I wake happily before 5 most mornings these days - love being up in the early dark, early light. It's blissfully quiet. There are no cars. No dogs barking. The harbour gulls and neighbourhood birds are still asleep, sweet heads tucked neatly underwing.
There's an interesting energy in the air at the moment and it's not just because we're finally experiencing summer. It's deliciously warm for a change, but this is about more than that. The energy I'm talking about is fiery - the kind that comes with a buzz and crackle. Good fire. Welcome fire. Fire that energizes, rather than scolds, devastates or scorches. It's transformational - in the way light is.
Do you feel it, too?
Light dancing in a tin bucket - Antarctica 2005
Speaking of light, this morning I visited The Tearful Dishwasher and was reminded of fireflies. (Thank you, Tearful.). The image on his latest post took me back to a time and place I return to often in heart and mind and is one I am always grateful to be reminded of.
Four years ago, my good friend Katherine and I spent three days and nights with a river in the lap of the Du Toit's Kloof mountains.
I told Tearful how we'd both needed the river "... to be afloat in it, carried by it, near it' and how on the third night '... the black mountains flanking the river like curious custodians came alive with flocks (not swarms) of fireflies. They were big as birds. We had never seen anything like it before - and haven't since. For what might have been an hour or so, but was a timeless time in the way such moments are, we watched them delighting in the moonless night... I have never forgotten its magic."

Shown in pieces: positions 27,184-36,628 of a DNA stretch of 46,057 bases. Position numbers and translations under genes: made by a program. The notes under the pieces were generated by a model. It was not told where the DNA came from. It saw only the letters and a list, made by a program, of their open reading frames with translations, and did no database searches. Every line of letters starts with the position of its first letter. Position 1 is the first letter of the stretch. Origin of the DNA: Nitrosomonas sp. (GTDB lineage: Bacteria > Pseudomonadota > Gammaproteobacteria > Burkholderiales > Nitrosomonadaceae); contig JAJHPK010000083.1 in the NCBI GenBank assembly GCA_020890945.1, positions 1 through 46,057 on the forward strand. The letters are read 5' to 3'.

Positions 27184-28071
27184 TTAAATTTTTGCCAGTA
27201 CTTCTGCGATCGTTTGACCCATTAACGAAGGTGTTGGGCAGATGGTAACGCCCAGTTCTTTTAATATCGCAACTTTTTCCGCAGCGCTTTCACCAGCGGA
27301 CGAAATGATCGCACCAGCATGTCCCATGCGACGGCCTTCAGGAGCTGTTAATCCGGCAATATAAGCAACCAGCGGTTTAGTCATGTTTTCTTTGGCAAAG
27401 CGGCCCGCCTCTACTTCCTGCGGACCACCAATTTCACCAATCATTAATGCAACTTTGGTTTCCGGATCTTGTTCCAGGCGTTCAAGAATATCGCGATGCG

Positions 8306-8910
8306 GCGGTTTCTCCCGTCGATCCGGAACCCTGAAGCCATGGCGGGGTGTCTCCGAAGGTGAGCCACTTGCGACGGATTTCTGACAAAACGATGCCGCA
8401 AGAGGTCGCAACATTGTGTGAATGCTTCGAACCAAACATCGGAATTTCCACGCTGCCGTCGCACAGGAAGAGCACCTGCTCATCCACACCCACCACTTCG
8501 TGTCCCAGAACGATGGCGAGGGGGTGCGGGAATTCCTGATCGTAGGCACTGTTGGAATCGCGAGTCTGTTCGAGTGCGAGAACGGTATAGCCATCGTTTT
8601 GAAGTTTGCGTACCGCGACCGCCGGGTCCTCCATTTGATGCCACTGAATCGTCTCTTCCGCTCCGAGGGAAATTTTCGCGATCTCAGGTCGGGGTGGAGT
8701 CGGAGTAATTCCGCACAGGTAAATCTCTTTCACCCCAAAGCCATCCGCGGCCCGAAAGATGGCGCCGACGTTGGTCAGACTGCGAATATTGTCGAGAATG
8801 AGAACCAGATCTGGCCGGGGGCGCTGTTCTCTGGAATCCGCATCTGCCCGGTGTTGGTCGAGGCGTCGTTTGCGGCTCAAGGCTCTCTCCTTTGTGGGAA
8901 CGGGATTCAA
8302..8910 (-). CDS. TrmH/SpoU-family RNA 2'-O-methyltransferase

How susceptible are we to seduction by light and fire?
I know I am. At the moment, for instance, I'm working on an exciting and somewhat unexpected project - a film. It's totally firing me up - I especially love the fact that it's a collaboration, that we have an absurdly tight timeline and that its completion depends entirely on people's trust, creative surrender and generosity of spirit. This is the very best way to work. Fire under foot, in the belly, ablaze in the group.
Robert Wilkinson over on Aquarius Papers posted this marvelous piece by Goethe a day or two ago -
“Until one is committed, there is hesitancy, the chance to draw back, always ineffectiveness. Concerning all acts of initiative (and creation), there is one elementary truth the ignorance of which kills countless ideas and splendid plans: that the moment one definitely commits oneself, then providence moves too. A whole stream of events issues from the decision, raising in one's favor all manner of unforeseen incidents, meetings and material assistance, which no man could have dreamt would have come his way.”
Goethe's encouraging us to think in terms of capacity, rather than limitation. Not necessarily a simple straight line, this, but definitely worth a try!
PS. I have enough parsley in my garden right now - Italian and the old-fashioned, crinkly-perm kind - to send in all directions; as fast as I pick it, it multiplies. Every day, I bring a small armful into the kitchen to snip and pop into the freezer. It'll come in handy some months from now, when soup weather returns... would anyone out there like some?